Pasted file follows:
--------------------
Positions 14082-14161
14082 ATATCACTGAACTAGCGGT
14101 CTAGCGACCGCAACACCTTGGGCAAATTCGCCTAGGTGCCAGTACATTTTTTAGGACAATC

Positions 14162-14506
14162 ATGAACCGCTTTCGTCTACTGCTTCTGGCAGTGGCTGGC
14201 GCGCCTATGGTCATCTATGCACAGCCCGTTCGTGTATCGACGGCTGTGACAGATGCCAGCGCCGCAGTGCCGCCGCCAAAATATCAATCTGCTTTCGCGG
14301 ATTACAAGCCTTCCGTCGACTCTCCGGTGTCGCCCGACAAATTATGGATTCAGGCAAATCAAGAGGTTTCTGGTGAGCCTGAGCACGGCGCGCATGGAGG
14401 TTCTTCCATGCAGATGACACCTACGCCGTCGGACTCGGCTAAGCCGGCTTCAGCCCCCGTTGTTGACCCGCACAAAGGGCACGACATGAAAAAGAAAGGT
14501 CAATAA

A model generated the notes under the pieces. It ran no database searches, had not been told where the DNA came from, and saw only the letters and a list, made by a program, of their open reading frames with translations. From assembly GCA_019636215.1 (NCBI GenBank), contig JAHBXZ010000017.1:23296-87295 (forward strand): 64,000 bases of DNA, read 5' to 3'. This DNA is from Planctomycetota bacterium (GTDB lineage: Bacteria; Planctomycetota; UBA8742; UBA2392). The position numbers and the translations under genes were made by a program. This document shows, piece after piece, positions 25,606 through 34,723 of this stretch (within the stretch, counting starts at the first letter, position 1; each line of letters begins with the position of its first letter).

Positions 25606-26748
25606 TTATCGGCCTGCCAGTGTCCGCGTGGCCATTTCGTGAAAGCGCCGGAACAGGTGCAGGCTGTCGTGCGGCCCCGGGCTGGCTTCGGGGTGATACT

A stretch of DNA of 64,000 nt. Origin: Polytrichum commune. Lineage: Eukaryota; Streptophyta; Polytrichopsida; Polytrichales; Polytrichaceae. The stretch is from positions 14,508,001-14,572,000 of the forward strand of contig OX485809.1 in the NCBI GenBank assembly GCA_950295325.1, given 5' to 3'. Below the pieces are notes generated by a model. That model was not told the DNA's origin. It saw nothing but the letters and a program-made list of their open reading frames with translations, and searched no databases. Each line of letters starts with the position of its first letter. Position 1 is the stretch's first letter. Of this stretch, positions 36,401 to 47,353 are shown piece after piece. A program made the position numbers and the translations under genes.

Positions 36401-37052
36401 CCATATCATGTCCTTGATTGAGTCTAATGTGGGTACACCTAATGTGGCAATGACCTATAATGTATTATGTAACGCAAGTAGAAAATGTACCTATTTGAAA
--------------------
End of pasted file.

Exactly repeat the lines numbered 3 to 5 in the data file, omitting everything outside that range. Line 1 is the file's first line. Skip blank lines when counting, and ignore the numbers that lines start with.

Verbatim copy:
14101 CTAGCGACCGCAACACCTTGGGCAAATTCGCCTAGGTGCCAGTACATTTTTTAGGACAATC

Positions 14162-14506
14162 ATGAACCGCTTTCGTCTACTGCTTCTGGCAGTGGCTGGC